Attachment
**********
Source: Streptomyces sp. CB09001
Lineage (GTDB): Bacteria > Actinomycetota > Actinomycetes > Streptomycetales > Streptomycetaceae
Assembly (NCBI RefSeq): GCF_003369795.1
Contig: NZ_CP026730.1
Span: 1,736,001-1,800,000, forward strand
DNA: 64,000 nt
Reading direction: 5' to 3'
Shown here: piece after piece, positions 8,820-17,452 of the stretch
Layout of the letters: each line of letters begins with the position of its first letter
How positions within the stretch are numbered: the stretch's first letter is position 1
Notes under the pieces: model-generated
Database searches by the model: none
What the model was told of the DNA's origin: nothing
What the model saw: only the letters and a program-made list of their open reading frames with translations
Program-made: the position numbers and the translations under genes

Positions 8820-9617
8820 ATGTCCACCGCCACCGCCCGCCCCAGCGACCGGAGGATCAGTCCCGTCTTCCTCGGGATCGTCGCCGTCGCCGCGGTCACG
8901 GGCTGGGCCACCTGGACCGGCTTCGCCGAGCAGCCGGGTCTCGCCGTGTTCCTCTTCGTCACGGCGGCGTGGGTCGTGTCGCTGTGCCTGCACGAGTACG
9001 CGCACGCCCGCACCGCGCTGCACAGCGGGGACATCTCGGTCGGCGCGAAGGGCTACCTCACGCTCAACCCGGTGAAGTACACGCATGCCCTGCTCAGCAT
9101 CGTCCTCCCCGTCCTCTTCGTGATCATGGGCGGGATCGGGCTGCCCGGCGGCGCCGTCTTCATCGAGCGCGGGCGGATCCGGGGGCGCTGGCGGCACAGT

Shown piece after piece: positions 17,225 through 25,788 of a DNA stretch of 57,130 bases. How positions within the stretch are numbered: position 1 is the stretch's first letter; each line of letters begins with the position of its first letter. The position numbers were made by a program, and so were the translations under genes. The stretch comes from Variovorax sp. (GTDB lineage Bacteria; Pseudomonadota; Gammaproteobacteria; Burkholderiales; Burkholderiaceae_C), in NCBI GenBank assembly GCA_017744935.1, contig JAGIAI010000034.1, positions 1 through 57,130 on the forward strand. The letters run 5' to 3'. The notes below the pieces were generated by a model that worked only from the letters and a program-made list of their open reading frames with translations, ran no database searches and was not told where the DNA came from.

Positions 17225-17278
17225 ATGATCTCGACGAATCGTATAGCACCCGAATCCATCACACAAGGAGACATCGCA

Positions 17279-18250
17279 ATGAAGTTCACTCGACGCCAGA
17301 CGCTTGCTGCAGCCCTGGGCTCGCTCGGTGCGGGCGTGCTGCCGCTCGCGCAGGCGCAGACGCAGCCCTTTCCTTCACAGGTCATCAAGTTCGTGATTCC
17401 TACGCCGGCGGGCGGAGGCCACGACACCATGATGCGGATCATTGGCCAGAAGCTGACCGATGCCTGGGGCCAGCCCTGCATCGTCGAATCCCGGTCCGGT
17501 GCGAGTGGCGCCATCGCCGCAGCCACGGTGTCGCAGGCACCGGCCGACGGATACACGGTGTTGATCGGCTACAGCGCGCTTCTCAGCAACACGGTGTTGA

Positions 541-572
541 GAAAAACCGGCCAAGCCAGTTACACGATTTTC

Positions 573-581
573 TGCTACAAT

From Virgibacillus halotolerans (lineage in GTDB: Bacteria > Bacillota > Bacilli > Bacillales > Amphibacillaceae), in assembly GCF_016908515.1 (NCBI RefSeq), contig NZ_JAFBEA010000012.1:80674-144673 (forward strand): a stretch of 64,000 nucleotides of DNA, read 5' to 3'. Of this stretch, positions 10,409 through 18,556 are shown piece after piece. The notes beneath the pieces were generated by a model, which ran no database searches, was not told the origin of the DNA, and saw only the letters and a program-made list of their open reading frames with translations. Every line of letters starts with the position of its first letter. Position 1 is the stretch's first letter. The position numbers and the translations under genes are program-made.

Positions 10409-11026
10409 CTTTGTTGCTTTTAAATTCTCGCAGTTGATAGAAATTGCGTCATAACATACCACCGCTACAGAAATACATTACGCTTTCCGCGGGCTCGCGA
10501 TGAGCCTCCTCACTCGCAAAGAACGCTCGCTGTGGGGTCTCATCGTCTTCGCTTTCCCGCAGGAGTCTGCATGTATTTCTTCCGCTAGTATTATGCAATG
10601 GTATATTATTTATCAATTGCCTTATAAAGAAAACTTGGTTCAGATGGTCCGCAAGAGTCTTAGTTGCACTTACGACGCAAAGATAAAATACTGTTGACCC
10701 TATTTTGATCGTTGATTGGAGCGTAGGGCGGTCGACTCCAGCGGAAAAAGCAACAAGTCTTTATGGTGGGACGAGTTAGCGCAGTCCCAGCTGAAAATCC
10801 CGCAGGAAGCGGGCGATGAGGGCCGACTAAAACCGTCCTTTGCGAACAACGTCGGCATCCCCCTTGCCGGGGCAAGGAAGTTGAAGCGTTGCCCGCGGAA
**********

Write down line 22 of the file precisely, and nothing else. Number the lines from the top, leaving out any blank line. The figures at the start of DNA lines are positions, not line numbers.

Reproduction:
Positions 17225-17278